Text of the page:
Rena Lee, chairwoman of the UN High Seas Treaty Committee, announced that an agreement had been reached. Her emotions reflected her relief, exhaustion and sheer human effort that multilateralism requires.
It is difficult to get 193 countries to agree on anything in a divided world.
But reaching a brand new politically-sensitive pact covering nearly two thirds of the planet’s oceans that don’t actually belong to anyone is another thing entirely.
This is why UN member countries have struggled for more than two decades to find a way to protect the high seas.
They have achieved this on paper and it was not too late.
Life on Earth is supported by our oceans and the biodiversity they contain.
They produce almost half the planet’s oxygen, absorb 25% of its carbon dioxide, and take in the excess heat it produces.
However, they are at grave risk from global warming, overfishing, and pollution.
John Kerry, US climate envoy, said it recently: “The Ocean is Life itself.”
“Life is at risk because of the reckless and careless actions of humans without considering the consequences and without considering that it is a living organism, an integrated system. This system can also be destroyed if it is given the wrong inputs.
Jane Fonda, actress and activist, put it less delicately: “We are pooping inside our kennel. We are supposed be so intelligent. We destroy things that we don’t even know.”
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What’s in the High Seas Treaty? Why is it necessary?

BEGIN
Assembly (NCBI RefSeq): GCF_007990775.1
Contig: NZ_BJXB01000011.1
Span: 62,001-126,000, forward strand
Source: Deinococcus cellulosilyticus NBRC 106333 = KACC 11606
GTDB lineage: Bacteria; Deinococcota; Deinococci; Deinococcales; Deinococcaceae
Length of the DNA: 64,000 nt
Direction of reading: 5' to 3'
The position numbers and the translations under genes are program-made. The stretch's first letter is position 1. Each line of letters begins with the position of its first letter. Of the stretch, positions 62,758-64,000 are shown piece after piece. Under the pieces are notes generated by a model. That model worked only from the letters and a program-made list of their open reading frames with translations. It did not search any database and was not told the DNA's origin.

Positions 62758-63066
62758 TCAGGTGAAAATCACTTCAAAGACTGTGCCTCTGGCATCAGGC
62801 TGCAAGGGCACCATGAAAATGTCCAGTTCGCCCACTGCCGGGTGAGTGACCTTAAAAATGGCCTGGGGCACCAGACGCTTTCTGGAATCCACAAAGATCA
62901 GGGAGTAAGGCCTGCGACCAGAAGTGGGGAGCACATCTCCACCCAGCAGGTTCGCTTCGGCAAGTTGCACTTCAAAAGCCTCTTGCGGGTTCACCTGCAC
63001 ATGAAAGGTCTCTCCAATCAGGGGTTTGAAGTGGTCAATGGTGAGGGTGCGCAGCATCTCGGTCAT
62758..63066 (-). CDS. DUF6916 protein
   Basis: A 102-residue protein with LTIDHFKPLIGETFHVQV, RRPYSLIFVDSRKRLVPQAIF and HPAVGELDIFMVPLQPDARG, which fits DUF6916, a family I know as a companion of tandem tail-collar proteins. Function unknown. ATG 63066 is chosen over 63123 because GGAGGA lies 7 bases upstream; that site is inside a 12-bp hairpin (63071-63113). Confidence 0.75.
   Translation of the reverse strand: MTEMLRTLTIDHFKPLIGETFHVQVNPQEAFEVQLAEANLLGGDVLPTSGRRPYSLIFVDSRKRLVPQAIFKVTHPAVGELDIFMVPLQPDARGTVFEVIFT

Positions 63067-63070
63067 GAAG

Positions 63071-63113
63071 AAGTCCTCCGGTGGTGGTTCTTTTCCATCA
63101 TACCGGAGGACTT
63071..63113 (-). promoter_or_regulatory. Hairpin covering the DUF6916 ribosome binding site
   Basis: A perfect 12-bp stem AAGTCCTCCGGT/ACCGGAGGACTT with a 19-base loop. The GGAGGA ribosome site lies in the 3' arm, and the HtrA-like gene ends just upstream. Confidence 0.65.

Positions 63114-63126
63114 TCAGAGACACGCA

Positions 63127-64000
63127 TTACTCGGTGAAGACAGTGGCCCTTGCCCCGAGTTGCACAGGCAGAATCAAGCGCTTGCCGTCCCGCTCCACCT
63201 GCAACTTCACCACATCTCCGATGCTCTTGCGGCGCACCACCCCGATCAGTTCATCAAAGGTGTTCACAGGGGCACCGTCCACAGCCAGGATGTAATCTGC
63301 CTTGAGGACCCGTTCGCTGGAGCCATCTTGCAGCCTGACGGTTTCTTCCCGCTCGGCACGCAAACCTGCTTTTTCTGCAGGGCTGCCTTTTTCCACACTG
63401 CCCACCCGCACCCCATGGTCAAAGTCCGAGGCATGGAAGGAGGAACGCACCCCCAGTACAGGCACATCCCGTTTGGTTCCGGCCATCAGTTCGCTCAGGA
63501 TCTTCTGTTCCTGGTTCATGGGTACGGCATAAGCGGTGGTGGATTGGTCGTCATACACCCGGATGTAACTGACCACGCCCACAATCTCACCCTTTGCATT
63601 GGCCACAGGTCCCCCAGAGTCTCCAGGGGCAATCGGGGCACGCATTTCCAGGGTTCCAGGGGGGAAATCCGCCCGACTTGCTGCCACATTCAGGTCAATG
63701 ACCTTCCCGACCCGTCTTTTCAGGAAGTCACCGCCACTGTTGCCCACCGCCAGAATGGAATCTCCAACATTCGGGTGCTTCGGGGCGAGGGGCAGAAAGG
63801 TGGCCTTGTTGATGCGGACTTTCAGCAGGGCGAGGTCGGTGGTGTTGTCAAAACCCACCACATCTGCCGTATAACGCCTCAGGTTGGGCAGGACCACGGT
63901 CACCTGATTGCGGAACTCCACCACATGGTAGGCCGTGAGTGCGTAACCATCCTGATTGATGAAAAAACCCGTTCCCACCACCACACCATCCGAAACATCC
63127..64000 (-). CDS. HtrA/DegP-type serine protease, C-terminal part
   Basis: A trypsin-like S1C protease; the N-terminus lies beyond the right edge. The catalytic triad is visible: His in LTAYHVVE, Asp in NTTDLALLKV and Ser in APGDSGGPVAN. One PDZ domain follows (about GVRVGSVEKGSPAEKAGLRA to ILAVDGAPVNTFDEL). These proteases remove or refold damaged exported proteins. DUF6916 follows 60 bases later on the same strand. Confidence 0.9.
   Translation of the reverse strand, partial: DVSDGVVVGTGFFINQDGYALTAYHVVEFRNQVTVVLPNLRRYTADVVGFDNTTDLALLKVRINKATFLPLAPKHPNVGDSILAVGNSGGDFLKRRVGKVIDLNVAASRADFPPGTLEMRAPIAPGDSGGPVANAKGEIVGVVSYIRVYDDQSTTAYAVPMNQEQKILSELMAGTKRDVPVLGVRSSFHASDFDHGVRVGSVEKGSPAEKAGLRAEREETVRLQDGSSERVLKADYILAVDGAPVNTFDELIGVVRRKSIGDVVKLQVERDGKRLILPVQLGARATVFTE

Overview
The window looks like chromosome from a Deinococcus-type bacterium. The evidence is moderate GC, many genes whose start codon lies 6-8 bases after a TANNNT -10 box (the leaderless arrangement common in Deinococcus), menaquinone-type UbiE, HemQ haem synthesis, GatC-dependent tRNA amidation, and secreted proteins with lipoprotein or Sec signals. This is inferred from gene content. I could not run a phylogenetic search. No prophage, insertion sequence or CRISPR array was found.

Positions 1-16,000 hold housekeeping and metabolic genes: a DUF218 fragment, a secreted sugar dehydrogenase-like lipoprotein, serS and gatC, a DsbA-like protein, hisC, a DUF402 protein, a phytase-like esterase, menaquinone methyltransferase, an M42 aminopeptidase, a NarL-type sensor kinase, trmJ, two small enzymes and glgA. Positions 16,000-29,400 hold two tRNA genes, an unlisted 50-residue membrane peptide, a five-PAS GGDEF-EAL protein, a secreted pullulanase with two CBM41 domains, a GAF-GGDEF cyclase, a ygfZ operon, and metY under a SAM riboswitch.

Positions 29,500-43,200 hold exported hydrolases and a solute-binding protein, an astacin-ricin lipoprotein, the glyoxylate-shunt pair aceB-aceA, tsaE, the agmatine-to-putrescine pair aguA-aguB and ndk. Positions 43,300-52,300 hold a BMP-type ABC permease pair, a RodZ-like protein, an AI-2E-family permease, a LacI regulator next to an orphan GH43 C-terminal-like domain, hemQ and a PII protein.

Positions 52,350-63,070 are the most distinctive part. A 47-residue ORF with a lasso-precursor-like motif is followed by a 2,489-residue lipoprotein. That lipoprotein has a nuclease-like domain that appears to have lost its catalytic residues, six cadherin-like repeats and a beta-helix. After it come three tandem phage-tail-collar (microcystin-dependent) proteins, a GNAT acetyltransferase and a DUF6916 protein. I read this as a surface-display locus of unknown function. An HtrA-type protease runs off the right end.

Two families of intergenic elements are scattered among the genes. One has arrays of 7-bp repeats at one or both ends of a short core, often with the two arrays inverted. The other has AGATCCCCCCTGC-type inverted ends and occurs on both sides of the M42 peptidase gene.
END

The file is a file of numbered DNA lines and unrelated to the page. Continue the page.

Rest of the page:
In a nutshell the treaty will establish a legal framework to create vast marine protected areas (MPAs).
All activities on the high seas will now be subject to environmental impact assessment, and member states will be held responsible for their actions.
According to charity WWF, the treaty itself is focused on four areas: marine genetic resources and area-based management tools; environmental impact assessments; and transfer of marine technology and capacity building.
This could result in restrictions on fishing and activities like deep-seabed mining or deep-seacarbon capture and storage.
Before now, attempts to protect marine species such as dolphins and whales and human communities that depend on fishing and tourism related to marine life have been hindered by a confusing array of laws.
It is hoped that the requirement on developed countries to share knowledge, technologies, and build capacity will lead to, especially for developing nations, more participation in the conservation and maintenance of the high seas.
Jessica Battle, an oceans governance expert from the Worldwide Fund for Nature, stated that the treaty would help to connect the various regional treaties in order to address threats or concerns.
The UN high seas agreement is a landmark in a long journey that has been fraught with failures, false starts, and countless setbacks.
There is much more to do.
The agreement establishes the legal framework to create vast marine protected zones that will allow for deep-sea mining, fishing, and shipping control. It also allows for equitable distribution of newly discovered resources.
This will make it extremely difficult in practice because of the many competing industries and organizations that have to find a way for them to work together in an environment that has been lawless.
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Experts warn that the treaty needs to be quickly adopted, ratified, and implemented to have any real impact.
They warn that it is still not clear how this will be implemented.
Delegates will realize all this as they travel home from New York.
They will be able to say that they were part of a historic agreement that showed the power and potential of multilateralism in addressing the climate crisis.